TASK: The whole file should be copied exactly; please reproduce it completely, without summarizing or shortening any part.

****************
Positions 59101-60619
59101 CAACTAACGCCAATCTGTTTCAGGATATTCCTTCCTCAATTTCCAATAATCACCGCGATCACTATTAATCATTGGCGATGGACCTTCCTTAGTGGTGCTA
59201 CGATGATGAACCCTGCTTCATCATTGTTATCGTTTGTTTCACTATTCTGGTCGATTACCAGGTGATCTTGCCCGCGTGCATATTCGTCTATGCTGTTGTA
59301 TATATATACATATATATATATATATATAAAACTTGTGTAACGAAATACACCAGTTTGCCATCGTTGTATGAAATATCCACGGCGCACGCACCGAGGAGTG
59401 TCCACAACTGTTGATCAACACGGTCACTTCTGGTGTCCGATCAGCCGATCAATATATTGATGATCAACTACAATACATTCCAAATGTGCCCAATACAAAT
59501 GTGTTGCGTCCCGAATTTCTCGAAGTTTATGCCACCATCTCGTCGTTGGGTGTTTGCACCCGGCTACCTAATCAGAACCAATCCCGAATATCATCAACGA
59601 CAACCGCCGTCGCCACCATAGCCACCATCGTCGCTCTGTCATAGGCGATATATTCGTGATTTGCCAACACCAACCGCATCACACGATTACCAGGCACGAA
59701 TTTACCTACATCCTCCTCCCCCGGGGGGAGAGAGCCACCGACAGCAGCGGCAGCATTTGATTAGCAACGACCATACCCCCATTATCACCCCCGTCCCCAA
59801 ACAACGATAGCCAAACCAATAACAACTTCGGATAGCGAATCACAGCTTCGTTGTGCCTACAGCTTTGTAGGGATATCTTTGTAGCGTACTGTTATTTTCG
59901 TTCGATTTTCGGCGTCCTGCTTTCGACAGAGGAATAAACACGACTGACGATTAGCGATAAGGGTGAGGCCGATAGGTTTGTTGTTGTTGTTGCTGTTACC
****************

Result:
Positions 59101-60619
59101 CAACTAACGCCAATCTGTTTCAGGATATTCCTTCCTCAATTTCCAATAATCACCGCGATCACTATTAATCATTGGCGATGGACCTTCCTTAGTGGTGCTA
59201 CGATGATGAACCCTGCTTCATCATTGTTATCGTTTGTTTCACTATTCTGGTCGATTACCAGGTGATCTTGCCCGCGTGCATATTCGTCTATGCTGTTGTA
59301 TATATATACATATATATATATATATATAAAACTTGTGTAACGAAATACACCAGTTTGCCATCGTTGTATGAAATATCCACGGCGCACGCACCGAGGAGTG
59401 TCCACAACTGTTGATCAACACGGTCACTTCTGGTGTCCGATCAGCCGATCAATATATTGATGATCAACTACAATACATTCCAAATGTGCCCAATACAAAT
59501 GTGTTGCGTCCCGAATTTCTCGAAGTTTATGCCACCATCTCGTCGTTGGGTGTTTGCACCCGGCTACCTAATCAGAACCAATCCCGAATATCATCAACGA
59601 CAACCGCCGTCGCCACCATAGCCACCATCGTCGCTCTGTCATAGGCGATATATTCGTGATTTGCCAACACCAACCGCATCACACGATTACCAGGCACGAA
59701 TTTACCTACATCCTCCTCCCCCGGGGGGAGAGAGCCACCGACAGCAGCGGCAGCATTTGATTAGCAACGACCATACCCCCATTATCACCCCCGTCCCCAA
59801 ACAACGATAGCCAAACCAATAACAACTTCGGATAGCGAATCACAGCTTCGTTGTGCCTACAGCTTTGTAGGGATATCTTTGTAGCGTACTGTTATTTTCG
59901 TTCGATTTTCGGCGTCCTGCTTTCGACAGAGGAATAAACACGACTGACGATTAGCGATAAGGGTGAGGCCGATAGGTTTGTTGTTGTTGTTGCTGTTACC